The Courts vs the US President
I was rather shocked to find that it is technically an open question as to whether or not a sitting President can be brought to trial. The consensus appears to be no.
While President, Thomas Jefferson was summoned as a witness in the aftermath of the Hamilton-Burr duel. He refused, writing that if the President could be compelled to appear before the courts, that he would become a lackey to them. Attorneys then negotiated a way for the President to provide the information needed without being summoned by the court.
There have been other cases, but the most recent President to make use of this claim was President Clinton. As mentioned above, the courts have never pressed this issue.
Of course, if the President cannot be compelled to appear before a court, then it is impossible for him to be tried.
The procedure would be impeachment (before the Senate) and removal followed by trial. The really interesting case would be for there to be an attempt to charge him for a crime alleged to have occurred while he was President after he is out of office.
In this case, the function of the Presidency is not directly impacted. OTOH, the problem of political decisions being criminalized would create a precedent that almost no one wants to have.
This is a separate matter from whether or not the President can defy the courts. As mentioned, Jackson did. So did Lincoln. It is interesting to note that in Marbury vs Madison, (https://en.wikipedia.org/wiki/Judicial_review_in_the_United_States) the Court merely declared than a act was unconstitutional. This act was, however, irreversible, so the issue was in fact moot. The Federalist Papers passionately argue that the Court is not bound to enforce or approve laws and acts which it considers to be contrary to the Constitution, but the idea that the Court is somehow the final arbiter as to what is Constitutional is nowhere to be found either in the Federalist Papers nor in Marbury vs Madison.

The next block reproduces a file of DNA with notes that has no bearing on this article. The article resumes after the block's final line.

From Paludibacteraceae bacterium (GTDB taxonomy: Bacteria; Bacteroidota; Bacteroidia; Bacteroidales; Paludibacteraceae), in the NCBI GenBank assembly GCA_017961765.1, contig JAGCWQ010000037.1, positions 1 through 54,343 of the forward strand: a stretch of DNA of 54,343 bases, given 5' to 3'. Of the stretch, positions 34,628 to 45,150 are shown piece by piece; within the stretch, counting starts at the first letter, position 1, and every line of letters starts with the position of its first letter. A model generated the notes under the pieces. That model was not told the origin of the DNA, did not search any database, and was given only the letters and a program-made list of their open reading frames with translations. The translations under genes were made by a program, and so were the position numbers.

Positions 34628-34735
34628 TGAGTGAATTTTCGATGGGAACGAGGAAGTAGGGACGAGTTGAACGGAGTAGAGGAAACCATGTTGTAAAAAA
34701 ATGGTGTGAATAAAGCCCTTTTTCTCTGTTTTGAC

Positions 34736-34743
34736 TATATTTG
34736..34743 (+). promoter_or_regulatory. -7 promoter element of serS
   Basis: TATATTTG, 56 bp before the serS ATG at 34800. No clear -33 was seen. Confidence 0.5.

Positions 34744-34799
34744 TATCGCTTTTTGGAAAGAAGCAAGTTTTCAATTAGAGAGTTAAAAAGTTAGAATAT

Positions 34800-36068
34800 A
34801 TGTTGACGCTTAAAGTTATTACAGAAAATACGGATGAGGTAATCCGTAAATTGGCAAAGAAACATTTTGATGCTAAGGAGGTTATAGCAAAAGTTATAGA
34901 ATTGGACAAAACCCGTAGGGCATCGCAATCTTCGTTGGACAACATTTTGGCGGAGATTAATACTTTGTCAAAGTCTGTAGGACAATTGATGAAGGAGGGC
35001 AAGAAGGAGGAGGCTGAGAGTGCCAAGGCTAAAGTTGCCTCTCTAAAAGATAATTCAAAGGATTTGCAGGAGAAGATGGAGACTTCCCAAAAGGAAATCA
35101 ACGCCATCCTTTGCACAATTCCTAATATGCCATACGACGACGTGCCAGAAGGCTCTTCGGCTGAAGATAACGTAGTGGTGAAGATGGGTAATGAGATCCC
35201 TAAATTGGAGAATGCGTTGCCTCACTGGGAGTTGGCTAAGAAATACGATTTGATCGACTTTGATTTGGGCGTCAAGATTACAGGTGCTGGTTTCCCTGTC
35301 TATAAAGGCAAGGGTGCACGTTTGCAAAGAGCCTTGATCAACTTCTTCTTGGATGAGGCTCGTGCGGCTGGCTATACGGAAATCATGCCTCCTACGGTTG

I expect that the idea would have been preposterous. The expectation was that each of the branches would exuberantly guard its prerogatives, and the Court "controls neither the sword nor the purse." Indeed, if the Court is the final arbiter of what is Constitutional, there is little need for there to be an executive at all. The entire point of having a separate executive is that the courts are not to be trusted 100%. In an egregious case, the executive protects the populace by refusing to carry out a decision by the Courts.
I really enjoyed reading Judge Dredd thirty years ago. But I don't want such a system of government.